“The greatness of a nation and its moral progress can be judged by the way its animals are treated”
Last week I met a very impressive young man.
He was ten-years-old and he told me “he loves animals.” Because of this love and compassion, he made a decision in his very young life to no longer eat animals and wanted my help finding new vegan recipes that he could take to school.
He was getting tired of hummus and carrot sticks. I couldn't stop thinking about my encounter with him. He was so evolved for such a young age. It really got me thinking about what that child will do with all that compassion when he gets older. Will he be the next Nelson Mandela, Albert Einstein, Abraham Lincoln, or Mahatma Gandhi?
They all changed the world with their compassion and with that powerful concern for the suffering of others, I think anything is possible. I feel honored that I got to meet him and if I ever get discouraged or tired from all the work ahead of me, I will think of him and keep spreading the plant-based word. Thanks Dylan!
Now on to food. I was so hungry when I got home last night. I stared into my refrigerator for what seemed like hours and couldn't figure out what to eat.
Finally, I opened the vegetable bin. I had some leftover red pepper, pea pods, cabbage and bok choy so I decided to make this easy breezy stir-fry vegan chow mein.
This healthy vegan recipe took about 15 minutes to make. If you would like to re-create this vegan recipe gluten-free, use rice noodles instead of chow mein noodles and gluten-free tamari sauce in place of soy sauce.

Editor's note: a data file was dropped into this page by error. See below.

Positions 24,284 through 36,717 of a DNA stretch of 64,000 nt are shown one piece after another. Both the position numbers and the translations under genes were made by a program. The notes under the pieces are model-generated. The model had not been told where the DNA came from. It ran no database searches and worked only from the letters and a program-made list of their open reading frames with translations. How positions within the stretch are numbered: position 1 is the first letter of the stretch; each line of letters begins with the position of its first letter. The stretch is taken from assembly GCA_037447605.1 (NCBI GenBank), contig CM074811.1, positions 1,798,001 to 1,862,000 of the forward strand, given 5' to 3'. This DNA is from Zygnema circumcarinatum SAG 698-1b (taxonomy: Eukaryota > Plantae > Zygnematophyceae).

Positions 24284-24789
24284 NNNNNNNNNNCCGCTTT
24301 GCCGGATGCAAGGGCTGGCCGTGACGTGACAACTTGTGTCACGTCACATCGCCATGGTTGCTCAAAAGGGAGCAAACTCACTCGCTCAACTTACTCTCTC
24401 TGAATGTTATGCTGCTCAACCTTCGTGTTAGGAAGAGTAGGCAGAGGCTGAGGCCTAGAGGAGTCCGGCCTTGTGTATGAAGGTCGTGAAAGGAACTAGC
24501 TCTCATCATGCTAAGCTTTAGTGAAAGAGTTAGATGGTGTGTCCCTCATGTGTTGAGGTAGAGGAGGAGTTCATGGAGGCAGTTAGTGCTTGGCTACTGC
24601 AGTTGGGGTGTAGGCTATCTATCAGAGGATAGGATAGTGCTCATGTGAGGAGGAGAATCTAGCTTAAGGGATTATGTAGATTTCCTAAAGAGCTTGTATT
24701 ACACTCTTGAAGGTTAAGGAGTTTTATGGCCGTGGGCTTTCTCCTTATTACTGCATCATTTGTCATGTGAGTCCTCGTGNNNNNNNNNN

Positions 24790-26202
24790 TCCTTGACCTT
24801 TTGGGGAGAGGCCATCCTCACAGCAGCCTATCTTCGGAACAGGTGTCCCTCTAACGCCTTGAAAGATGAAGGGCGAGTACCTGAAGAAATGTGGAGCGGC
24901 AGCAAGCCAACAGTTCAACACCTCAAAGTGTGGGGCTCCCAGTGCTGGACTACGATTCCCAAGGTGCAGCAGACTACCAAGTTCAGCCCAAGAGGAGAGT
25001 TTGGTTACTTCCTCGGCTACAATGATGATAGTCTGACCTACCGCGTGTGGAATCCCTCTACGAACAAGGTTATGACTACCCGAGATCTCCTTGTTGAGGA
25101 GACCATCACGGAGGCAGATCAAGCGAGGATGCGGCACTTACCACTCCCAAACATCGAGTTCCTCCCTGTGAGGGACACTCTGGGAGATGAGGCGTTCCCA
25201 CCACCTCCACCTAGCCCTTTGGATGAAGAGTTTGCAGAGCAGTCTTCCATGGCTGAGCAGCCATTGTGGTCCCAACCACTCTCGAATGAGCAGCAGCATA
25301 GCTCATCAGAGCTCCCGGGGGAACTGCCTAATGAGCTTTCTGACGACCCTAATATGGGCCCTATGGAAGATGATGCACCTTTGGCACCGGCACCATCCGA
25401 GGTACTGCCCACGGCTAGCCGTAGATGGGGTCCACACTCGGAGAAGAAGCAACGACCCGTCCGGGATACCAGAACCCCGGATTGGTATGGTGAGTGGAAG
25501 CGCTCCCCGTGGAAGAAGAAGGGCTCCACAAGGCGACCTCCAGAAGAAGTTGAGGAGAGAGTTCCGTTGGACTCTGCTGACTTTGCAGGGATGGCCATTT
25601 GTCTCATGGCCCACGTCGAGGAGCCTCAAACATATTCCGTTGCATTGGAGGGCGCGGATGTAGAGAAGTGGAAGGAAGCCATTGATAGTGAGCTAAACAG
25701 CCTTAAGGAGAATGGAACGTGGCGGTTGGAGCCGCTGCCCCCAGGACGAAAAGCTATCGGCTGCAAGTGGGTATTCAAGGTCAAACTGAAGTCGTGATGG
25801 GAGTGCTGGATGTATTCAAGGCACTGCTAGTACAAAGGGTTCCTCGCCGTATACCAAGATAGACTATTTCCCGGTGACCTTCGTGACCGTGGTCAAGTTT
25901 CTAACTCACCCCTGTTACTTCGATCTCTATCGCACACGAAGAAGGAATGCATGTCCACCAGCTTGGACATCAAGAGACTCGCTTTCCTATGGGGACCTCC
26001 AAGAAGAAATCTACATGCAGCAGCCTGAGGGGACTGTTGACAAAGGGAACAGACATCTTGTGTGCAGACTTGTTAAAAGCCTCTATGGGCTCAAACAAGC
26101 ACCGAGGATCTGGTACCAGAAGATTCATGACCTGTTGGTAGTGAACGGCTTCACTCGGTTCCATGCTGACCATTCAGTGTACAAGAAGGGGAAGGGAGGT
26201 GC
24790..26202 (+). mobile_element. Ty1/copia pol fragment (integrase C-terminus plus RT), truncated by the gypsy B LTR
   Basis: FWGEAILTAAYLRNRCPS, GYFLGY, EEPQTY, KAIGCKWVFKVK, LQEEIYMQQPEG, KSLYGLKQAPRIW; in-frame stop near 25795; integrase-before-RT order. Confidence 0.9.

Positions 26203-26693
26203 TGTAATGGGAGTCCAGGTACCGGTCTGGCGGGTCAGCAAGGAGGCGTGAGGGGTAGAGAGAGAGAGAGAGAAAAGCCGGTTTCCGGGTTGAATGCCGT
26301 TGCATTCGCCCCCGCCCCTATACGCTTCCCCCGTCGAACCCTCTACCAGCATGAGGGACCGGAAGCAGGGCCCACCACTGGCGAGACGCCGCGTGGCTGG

As far as vegetables go, almost anything can be added that you have in your vegetable bin. Sometimes we just have to have some imagination when we are tired and hungry. Hope you enjoy this vegan chow mein with tofu and vegetables as much as I did. You don't have to miss any of Ordinary Vegan's free recipes by signing up here.
- 8 ounce package of extra-firm tofu, cubed
- ¼ cup Tamari or low-sodium soy sauce
- 1 teaspoon peeled and chopped fresh root ginger (or ½ teaspoon powdered)
- 1 garlic cloves, chopped
- ¼ cup Tamari or low-sodium soy sauce
- 2 tablespoons rice wine vinegar
- 1 tablespoon maple syrup
- 1 teaspoon of Chinese 5 spice powder (optional)
- 1 teaspoon sesame seeds (optional)
- 8 ounces Asian rice noodles or chow mein noodles
- 1 teaspoon sesame oil
- 2 garlic cloves, chopped
- 1 tablespoon of fresh root ginger, peeled and chopped
- 2 scallions, chopped
- 1 red fresno chili, chopped (optional - you can always add in the end if you are worried about the heat)
- ¼ cup of vegetable broth or more if sticking
- 1 small head of shredded savoy cabbage or green cabbage
- 1½ cups of pea pods (or more)
- 1 red bell pepper, sliced
- 2 cups chopped Bok hoy (or broccoli)
- 1 cup frozen shelled edamame
- handful of bean sprouts
- Measure one cup of shelled frozen edamame. Leave at room temperature for 10 minutes to thaw.
- Put tofu in a medium bowl or container. Whisk ¼ cup of the Tamari sauce, ginger and garlic cloves. Pour tamari mixture over tofu and refrigerate for 10 minutes or up until an hour.
- Cook the noodles according to directions or until al dente. Don't overcook. Drain them under cold water. Drizzle with some sesame oil, and toss to prevent them from sticking.
- Heat the ¼ cup vegetable broth in a large frying pan or wok until hot. Add the garlic, ginger, scallions and Fresno chili (if using) and stir-fry for 2 minutes. Remove the tofu from the marinade and put into the saute pan with the red pepper and stir fry for another 2 minutes. Adding more vegetable broth if needed
- Add the stir-fry sauce, bok choy, cabbage, pea pods and edamame. Stir-fry for another 2 minutes or until the vegetables are softened but still crisp. Add the noodles and stir-fry another minute. Mix in the bean sprouts and serve immediately. Garnish with some chopped scallions.